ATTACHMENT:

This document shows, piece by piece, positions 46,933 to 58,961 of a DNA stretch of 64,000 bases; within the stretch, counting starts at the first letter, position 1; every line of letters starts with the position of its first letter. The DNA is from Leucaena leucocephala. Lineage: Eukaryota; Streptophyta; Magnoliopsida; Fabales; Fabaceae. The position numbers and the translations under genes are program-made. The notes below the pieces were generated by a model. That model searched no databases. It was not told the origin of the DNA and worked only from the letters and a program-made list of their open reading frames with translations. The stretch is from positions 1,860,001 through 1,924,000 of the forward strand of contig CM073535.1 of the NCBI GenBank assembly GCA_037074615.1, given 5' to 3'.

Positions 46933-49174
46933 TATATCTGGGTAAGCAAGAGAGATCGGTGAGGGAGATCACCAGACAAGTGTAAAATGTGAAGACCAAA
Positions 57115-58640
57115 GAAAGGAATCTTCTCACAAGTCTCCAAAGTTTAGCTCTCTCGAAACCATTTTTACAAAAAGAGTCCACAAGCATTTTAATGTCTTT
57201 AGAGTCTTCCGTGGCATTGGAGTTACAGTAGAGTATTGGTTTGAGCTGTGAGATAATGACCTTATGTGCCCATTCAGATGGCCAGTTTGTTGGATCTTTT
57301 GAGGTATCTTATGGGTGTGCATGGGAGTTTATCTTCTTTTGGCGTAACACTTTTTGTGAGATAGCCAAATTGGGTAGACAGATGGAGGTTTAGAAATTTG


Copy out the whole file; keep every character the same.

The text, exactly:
This document shows, piece by piece, positions 46,933 to 58,961 of a DNA stretch of 64,000 bases; within the stretch, counting starts at the first letter, position 1; every line of letters starts with the position of its first letter. The DNA is from Leucaena leucocephala. Lineage: Eukaryota; Streptophyta; Magnoliopsida; Fabales; Fabaceae. The position numbers and the translations under genes are program-made. The notes below the pieces were generated by a model. That model searched no databases. It was not told the origin of the DNA and worked only from the letters and a program-made list of their open reading frames with translations. The stretch is from positions 1,860,001 through 1,924,000 of the forward strand of contig CM073535.1 of the NCBI GenBank assembly GCA_037074615.1, given 5' to 3'.

Positions 46933-49174
46933 TATATCTGGGTAAGCAAGAGAGATCGGTGAGGGAGATCACCAGACAAGTGTAAAATGTGAAGACCAAA
Positions 57115-58640
57115 GAAAGGAATCTTCTCACAAGTCTCCAAAGTTTAGCTCTCTCGAAACCATTTTTACAAAAAGAGTCCACAAGCATTTTAATGTCTTT
57201 AGAGTCTTCCGTGGCATTGGAGTTACAGTAGAGTATTGGTTTGAGCTGTGAGATAATGACCTTATGTGCCCATTCAGATGGCCAGTTTGTTGGATCTTTT
57301 GAGGTATCTTATGGGTGTGCATGGGAGTTTATCTTCTTTTGGCGTAACACTTTTTGTGAGATAGCCAAATTGGGTAGACAGATGGAGGTTTAGAAATTTG